Calculating the pKa value for a Brønsted acid is very hard, like really hard. A full thermodynamic cycle (fig. 1) needs to be calculated along with the high-accuracy solvation free energy for each of the species under consideration, not to mention the use of expensive methods which will be reviewed here in another post in two weeks time.
Finding descriptors that help us circumvent the need for such sophisticated calculations can help great deal in estimating the pKa value of any given acid. We’ve been interested in the reactivity of σ-hole bearing groups in the past and just like Halogen, Tetrel, Pnicogen and Chalcogen bonds, Hydrogen bonds are highly directional and their strength depends on the polarization of the O-H bond. Therefore, we suggested the use of the maximum surface electrostatic potential (VS,max) on the acid hydrogen atom of carboxylic acids as a descriptor for the strength of their interaction with water, the first step in the deprotonation process.
We selected six basis sets; five density functionals; the MP2 method for a total of thirty-six levels of theory to optimize and calculate VS,max on thirty carboxylic acids for a grand total of 1,080 wavefunctions, which were later passed onto MultiWFN (all calculations were taken with PCM = water). Correlation with the experimental pKa values showed a great correlation across the levels of theory (R2 > 0.9), except for B3LYP. Still, the best correlations were obtained with LC-wPBE/cc-pVDZ and wB97XD/cc-pVDZ. From this latter level of theory the linear correlation yielded the following equation:
pKa = -0.2185(VS,max) + 16.1879
Differences in pKa turned out to be less than 0.5 units, which is remarkable for such a straightforward method; bear in mind that calculation of full thermodynamic cycles above chemical accuracy (1.0 kcal/mol) yields pKa differences above 1.0 units.
We then took this equation for a test with 10 different carboxylic acids and the prediction had a correlation of 98% (fig. 2)
I think this method can really catch on for a quick way to predict the pKa values of any carboxylic acid imaginable. We’re now working on the model extension to other groups (i.e. Bronsted bases) and putting together a black-box workflow so as to make it even more accessible and straightforward to use.
We’ve recently published this work in the journal Molecules, an open access publication. Thanks to Prof. Steve Scheiner for inviting us to participate in the special issue devoted to tetrel bonding. Thanks to Guillermo Caballero for the inception of this project and to Dr. Jacinto Sandoval for taking the time from his research in photosynthesis to work on this pet project of ours and of course the rest of the students (Gustavo Mondragón, Marco Diaz, Raúl Torres) whose hard work produced this work.
As we approach to the end of another year, and with that the time where my office becomes covered with post-it notes so as to find my way back into work after the holidays, we celebrate another paper published! This time at the Journal of Physical Chemistry A as a follow up to this other paper published last year on JPC-C. Back then we reported the development of a selective sensor for Hg(II); this sensor consisted on 1-amino-8-naphthol-3,6-disulphonic acid (H-Acid) covalently bound to a modified silica SBA-15 surface. H-Acid is fluorescent and we took advantage of the fact that, when in the presence of Hg(II) in aqueous media, its fluorescence is quenched but not with other ions, even with closely related ions such as Zn(II) and Cd(II). In this new report we delve into the electronic reasons behind the quenching process by calculating the most important electronic transitions with the framework laid by the Time Dependent Density Functional Theory (TD-DFT) at the PBE0/cc-pVQZ level of theory (we also included an electron core potential on the heavy metal atoms in order to decrease the time of each calculation). One of the things I personally liked about this work is the combination of different techniques that were used to assess the photochemical phenomenon at hand; some of those techniques included calculation of various bond orders (Mayer, Fuzzy, Wiberg, delocalization indexes), time dependent DFT and charge transfer delocalizations. Although we calculated all these various different descriptors to account for changes in the electronic structure of the ligand which lead to the fluorescence quenching, only delocalization indexes as calculated with QTAIM were used to draw conclusion, while the rest are collected in the SI section.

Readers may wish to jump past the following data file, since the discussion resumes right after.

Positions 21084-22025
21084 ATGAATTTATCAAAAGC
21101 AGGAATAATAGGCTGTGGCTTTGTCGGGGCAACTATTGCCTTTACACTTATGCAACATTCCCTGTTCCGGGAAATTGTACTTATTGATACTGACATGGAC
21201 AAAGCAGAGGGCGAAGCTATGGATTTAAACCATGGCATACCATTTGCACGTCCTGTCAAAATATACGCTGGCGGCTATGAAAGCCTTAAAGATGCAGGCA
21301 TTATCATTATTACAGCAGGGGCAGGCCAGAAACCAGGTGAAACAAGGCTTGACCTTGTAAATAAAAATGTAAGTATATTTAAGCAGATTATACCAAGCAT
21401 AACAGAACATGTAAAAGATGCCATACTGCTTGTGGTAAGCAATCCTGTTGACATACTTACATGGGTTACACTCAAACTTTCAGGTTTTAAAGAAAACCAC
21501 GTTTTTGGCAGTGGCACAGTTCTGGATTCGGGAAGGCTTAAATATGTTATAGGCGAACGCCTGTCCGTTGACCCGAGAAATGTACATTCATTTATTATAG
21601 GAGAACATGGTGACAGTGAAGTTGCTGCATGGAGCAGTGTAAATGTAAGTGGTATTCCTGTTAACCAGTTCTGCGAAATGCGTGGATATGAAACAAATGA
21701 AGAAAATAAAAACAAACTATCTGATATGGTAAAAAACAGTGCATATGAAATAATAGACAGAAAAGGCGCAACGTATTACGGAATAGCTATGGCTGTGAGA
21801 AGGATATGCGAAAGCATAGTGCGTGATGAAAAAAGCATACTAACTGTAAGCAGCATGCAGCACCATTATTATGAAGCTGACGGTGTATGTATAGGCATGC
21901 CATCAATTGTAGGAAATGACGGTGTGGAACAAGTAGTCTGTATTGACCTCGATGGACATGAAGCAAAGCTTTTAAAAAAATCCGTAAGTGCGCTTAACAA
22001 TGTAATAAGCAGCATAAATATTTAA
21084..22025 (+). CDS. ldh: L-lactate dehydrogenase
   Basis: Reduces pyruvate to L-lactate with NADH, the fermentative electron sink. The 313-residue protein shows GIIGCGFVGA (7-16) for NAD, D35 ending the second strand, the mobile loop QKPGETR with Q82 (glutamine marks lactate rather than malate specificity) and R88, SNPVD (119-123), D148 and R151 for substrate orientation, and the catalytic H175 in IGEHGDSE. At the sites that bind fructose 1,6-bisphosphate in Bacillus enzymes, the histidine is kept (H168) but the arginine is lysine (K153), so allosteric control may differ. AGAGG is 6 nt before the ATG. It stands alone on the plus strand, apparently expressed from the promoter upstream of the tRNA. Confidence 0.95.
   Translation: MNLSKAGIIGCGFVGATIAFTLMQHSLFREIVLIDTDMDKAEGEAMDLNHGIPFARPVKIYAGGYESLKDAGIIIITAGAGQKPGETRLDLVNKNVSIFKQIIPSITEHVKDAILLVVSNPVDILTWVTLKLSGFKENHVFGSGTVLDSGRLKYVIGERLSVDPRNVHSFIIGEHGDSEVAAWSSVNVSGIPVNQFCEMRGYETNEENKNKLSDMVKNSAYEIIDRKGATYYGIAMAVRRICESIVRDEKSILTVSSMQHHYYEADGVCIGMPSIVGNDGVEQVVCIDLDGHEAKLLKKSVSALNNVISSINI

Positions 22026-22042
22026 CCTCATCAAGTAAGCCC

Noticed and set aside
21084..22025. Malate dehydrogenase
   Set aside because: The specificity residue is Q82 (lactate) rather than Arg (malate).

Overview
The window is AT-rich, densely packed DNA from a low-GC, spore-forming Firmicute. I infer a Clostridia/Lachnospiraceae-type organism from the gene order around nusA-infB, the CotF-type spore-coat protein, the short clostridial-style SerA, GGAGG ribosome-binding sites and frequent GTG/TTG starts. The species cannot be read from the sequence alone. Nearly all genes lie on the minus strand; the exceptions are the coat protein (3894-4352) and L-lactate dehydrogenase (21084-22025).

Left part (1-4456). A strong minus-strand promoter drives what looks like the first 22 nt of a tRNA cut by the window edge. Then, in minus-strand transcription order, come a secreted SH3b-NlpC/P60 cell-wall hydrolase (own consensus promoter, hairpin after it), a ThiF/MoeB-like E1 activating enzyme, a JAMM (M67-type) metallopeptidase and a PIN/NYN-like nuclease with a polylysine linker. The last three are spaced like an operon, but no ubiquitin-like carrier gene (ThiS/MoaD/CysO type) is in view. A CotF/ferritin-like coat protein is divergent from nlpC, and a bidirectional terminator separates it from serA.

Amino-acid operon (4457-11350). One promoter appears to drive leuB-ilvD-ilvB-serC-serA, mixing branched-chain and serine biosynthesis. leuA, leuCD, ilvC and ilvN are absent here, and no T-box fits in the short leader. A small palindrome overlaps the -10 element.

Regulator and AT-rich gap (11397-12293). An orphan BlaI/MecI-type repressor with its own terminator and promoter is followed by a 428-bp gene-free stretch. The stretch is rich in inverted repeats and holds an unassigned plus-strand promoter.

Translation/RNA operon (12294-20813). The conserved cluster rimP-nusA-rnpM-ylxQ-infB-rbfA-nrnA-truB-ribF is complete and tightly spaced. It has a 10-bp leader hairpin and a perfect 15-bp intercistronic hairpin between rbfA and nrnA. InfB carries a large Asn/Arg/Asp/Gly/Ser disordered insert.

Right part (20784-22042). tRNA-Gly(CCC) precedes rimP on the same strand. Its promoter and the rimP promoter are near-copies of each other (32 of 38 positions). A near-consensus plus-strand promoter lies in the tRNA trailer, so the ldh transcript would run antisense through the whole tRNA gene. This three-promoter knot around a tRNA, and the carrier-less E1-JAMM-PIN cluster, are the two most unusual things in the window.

Thanks a lot to my good friend and collaborator Dr. Pezhman Zarabadi-Poor for all his work, interest and insight into the rationalization of this phenomenon. This is our second paper published together. By the way, if any of you readers is aware of a way to finance a postdoc stay for Pezhman here at our lab, please send us a message because right now funding is scarce and we’d love to keep bringing you many more interesting papers.
For our research group this was the fourth paper published during 2014. We can only hope (and work hard) to have at least five next year without compromising their quality. I’m setting the goal to be 6 papers; we’ll see in a year if we delivered or not.
I’d like to also take this opportunity to thank all the readers of this little blog of mine for your visits and your live demonstrations of appreciation at various local and global meetings such as the ACS meeting in San Francisco and WATOC14 in Chile, it means a lot to me to know that the things I write are read; if I were to make any New Year’s resolutions it would be to reply quicker to questions posted because if you took the time to write I should take the time to reply.
I wish you all the best for 2015 in and out of the lab!